Saturday, November 22, 2014

Elizabeth of York: A Tudor Queen and her World, by Alison Weir. Ballantine 2013

Though many people (or at least many Americans) don’t know who Elizabeth of York was, she was an important figure in English history. She was the mother of Henry VIII and grandmother of Queen Elizabeth I. Her marriage to Henry VII, who was the first Tudor ruler and a Lancastrian, ended the Wars of the Roses. Mary, Queen of Scots was also a descendant of hers-her blood, in fact, runs in the veins of today’s British royal family. Her uncle was the infamous Richard III, whose remains were recently found under a parking lot and who probably murdered her brothers, the princes in the tower.

Elizabeth’s life was short- she died at age 37 after giving birth- and for a part of it, there was a lot of uncertainty about what would happen to her. Her father died while her brothers were still boys, setting off a fight for the throne. After her brothers disappeared and were presumed dead, Elizabeth became the rightful heir to the throne, although no one assumed she, a mere woman, could rule. That idea wouldn’t take root until her granddaughter Mary I became queen. She was a prize through which another man could rule the kingdom by marrying her, though. First her uncle Richard III thought about it; after Henry VII killed him at Bosworth, he- who also had a claim to the throne via his own bloodline, albeit not as direct as Elizabeth’s- married her, giving him a firmer grasp on the right to rule. After years of families fighting, peace came to England.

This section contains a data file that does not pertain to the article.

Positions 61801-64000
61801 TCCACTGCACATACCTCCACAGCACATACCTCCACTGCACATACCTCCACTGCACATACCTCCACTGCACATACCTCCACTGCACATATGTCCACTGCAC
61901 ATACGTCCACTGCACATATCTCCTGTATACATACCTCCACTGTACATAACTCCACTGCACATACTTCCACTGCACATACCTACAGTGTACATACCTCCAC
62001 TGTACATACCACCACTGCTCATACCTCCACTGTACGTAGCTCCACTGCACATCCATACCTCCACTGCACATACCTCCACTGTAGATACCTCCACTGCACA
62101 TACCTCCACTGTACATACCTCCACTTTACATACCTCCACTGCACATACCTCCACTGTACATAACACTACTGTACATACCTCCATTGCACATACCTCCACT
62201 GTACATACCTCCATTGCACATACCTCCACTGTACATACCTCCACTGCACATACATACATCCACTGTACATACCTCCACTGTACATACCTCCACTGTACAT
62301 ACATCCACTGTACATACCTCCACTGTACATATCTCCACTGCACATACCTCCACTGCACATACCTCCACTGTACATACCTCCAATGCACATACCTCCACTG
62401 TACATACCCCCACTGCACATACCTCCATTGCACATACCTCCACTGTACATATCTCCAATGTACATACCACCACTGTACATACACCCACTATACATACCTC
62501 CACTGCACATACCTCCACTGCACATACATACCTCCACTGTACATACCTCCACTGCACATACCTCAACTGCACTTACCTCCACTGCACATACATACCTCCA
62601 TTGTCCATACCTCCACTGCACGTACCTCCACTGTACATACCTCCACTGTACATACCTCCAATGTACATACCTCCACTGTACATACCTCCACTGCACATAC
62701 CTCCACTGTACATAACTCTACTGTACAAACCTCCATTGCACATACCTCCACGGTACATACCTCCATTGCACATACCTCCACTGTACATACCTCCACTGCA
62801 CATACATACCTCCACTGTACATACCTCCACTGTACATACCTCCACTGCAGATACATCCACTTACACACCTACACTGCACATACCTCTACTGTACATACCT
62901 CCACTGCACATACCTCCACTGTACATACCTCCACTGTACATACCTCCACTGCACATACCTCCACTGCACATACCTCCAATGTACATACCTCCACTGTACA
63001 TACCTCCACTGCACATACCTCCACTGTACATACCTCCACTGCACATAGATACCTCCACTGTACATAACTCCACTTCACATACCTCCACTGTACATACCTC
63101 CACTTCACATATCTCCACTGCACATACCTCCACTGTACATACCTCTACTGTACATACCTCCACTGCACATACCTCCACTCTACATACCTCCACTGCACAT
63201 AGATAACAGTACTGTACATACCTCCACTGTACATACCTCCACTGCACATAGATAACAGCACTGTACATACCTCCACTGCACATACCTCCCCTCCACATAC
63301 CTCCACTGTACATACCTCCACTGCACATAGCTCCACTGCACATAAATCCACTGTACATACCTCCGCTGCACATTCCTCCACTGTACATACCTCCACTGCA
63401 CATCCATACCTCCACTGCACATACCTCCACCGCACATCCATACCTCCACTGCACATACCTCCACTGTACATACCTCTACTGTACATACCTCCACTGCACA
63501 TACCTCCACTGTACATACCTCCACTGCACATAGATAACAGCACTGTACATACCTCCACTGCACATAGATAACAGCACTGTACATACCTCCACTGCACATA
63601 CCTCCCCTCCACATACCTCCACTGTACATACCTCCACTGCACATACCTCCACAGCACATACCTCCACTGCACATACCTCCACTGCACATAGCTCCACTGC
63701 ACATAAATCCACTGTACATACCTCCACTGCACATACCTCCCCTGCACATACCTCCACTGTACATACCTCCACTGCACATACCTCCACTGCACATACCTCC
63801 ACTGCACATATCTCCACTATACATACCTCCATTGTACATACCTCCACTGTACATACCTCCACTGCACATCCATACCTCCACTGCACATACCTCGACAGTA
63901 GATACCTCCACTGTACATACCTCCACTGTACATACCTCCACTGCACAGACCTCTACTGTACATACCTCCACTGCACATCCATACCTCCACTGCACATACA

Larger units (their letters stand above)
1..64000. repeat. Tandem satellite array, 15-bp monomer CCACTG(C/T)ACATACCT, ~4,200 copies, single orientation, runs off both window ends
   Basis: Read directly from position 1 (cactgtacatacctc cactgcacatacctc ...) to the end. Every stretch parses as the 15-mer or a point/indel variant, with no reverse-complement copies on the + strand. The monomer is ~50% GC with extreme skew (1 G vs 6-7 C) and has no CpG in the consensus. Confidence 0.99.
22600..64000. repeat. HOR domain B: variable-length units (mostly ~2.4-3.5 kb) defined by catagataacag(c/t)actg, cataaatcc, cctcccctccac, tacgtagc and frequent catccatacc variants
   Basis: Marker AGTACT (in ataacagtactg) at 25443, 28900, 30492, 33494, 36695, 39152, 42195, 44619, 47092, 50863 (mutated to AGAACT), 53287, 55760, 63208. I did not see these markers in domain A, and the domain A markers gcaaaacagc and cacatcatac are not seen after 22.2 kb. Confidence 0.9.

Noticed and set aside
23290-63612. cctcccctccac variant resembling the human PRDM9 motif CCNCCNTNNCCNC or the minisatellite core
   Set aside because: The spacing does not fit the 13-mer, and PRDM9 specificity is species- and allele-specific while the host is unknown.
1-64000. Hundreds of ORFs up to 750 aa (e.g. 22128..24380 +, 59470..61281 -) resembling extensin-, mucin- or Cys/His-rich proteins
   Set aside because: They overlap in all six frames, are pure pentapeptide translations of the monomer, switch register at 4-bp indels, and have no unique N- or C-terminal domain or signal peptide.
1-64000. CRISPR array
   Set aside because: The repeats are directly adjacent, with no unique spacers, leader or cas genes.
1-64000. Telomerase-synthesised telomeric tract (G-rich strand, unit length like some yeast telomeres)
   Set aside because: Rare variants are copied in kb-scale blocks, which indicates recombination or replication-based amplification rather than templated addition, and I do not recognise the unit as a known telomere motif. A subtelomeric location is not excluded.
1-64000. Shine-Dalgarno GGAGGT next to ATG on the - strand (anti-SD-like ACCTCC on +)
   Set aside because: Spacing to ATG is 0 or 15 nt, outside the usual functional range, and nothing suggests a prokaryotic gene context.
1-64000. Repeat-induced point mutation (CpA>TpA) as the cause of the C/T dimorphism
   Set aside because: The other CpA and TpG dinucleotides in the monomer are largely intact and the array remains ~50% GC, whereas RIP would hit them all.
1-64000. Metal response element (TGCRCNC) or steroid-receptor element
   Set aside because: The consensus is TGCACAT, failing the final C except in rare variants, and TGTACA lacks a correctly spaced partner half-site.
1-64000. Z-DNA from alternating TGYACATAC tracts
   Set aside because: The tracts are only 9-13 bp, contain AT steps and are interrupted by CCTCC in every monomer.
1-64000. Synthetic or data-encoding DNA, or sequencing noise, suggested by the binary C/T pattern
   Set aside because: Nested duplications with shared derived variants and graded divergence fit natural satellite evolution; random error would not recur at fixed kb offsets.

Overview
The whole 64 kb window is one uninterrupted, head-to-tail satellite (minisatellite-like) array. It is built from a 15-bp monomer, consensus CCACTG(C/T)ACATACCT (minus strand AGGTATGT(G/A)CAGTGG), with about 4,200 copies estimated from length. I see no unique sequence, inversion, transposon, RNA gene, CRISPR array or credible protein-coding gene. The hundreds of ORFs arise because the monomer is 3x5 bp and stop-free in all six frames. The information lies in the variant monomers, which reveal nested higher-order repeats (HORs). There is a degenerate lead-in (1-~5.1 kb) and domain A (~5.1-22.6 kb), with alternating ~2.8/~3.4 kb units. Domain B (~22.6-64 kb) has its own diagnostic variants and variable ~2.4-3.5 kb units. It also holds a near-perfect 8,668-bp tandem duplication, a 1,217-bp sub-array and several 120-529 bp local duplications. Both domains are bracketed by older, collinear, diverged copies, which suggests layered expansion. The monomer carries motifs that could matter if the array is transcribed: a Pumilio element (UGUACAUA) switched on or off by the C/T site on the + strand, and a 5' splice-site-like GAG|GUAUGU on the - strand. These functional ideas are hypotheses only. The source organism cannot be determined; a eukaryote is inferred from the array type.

Prolific biographer Alison Weir has created a meticulous biography of this largely unsung queen, going back to many primary sources – the bibliography and notes sections are 75 pages long. Elizabeth emerges as a pious and charitable woman, as proven by palace accountings of what she spent. Despite her marriage being for convenience, it proved to be a loving one. She and Henry loved each other and loved their children. The people of England loved her. But despite this attention to details, Elizabeth never really comes alive in this book. The facts are all there, but the spark isn’t. I don’t expect biography to be like historical fiction, and sometimes people’s lives don’t make a smooth narrative, but I’ve read biographies that were gripping.  It was an interesting book, although slow reading and text book like. 

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